The study showed a correlation between environmental factors like sulfur dioxide and ozone with episodes of asthma requiring emergency inhaler use. The asthma “hot spots” were located in the central and industrial West Side of Louisville, and some in the urban core. With the help of the Propeller platform, participants used rescue inhalers 78 percent less frequently. People in the program also had twice as many symptom-free days.
“We were overwhelmed by interest from participants in having their experience help others and contribute to something bigger,” says Barrett. “When we surveyed participants about why they joined the program, people did want to improve their own health, but the second most reported reason was to contribute their data to better understanding asthma in their community.”
Patients were looking to play a bigger role in their own health and also contribute to public welfare. “Digital health creates a feedback loop to patients by delivering insights on their disease while allowing us to collect better data,” says Van Sickle.
Building the future of healthcare
One of the more daunting gaps in medicine is the inability for physicians to positively influence behaviors that lead to persistent illnesses. Chronic diseases represent 86% of healthcare costs and are 7 out of the top 10 causes of mortality.
Most patients still say their doctor continues to be the most trusted source of health information. But various factors make it difficult for physicians to change behaviors that contribute to chronic diseases. Often doctors schedule short visits infrequently. A shortage of primary care physicians limits the ability to improve the health of communities through education. Furthermore, effective public health initiatives have to be based on accurate data which is challenging to collect.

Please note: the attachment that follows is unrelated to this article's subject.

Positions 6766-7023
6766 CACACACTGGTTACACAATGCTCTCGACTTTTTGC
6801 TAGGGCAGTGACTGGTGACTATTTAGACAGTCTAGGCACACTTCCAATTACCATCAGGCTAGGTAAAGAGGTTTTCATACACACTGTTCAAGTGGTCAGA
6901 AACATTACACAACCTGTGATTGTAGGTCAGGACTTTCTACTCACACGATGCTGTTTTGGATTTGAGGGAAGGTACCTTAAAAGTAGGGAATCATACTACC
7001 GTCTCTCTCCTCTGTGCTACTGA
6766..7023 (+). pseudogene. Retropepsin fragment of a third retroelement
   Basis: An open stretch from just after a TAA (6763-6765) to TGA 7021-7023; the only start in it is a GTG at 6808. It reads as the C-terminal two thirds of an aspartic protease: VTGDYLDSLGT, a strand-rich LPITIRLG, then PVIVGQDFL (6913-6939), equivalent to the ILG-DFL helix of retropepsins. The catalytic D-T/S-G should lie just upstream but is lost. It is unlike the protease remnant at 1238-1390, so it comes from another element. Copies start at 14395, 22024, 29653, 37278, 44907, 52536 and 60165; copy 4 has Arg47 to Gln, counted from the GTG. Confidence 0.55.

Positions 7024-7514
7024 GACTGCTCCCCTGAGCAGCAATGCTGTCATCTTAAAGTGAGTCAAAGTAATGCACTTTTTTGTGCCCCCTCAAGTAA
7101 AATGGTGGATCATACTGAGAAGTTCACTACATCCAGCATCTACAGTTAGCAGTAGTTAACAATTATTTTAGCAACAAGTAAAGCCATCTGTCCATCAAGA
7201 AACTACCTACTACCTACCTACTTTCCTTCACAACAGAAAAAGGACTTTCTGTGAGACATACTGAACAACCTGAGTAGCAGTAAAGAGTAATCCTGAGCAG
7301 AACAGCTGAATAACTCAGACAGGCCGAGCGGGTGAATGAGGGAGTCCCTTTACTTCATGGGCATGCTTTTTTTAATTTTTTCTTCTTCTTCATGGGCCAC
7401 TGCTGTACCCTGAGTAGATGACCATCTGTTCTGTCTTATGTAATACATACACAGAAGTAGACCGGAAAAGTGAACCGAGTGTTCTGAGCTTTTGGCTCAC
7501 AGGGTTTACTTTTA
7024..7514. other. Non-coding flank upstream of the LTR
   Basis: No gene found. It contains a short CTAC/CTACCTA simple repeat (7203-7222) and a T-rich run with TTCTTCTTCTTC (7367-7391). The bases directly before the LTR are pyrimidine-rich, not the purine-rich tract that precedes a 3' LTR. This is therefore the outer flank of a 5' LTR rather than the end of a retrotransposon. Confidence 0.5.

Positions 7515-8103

Digital medicine can provide unique benefits. When patients carry a smartphone that alerts them to take medication or predict an exacerbation, they are more likely to feel in control of their day-to-day health. Patients that have the tools to self-manage disease also contribute to a wider network of data on respiratory disease, like the AIR Louisville program demonstrated.
Propeller’s model shows how digital medicine can be profitable. In 2019, Propeller was acquired for $225 million by ResMed, a connected health company that provides solutions and equipment for treatment of breathing and sleep disorders, such as apnea and chronic obstructive pulmonary disease. Public information indicates Propeller raised about $70 million, which suggests more than a three-fold valuation based on acquisition price. The company’s revenue model is based on partnerships with pharmaceutical companies, payers and health systems with no cost to the patient.
One of the biggest challenges for small companies is the ability to scale to large numbers of patients. Digital medicine can leverage public health initiatives to help grow quickly as well as deliver benefits.
“The border between personal and public health is artificial,” says Van Sickle. “When we traverse that border, we can help people while contributing to public health in a different and important way.”
Date: July 02, 2019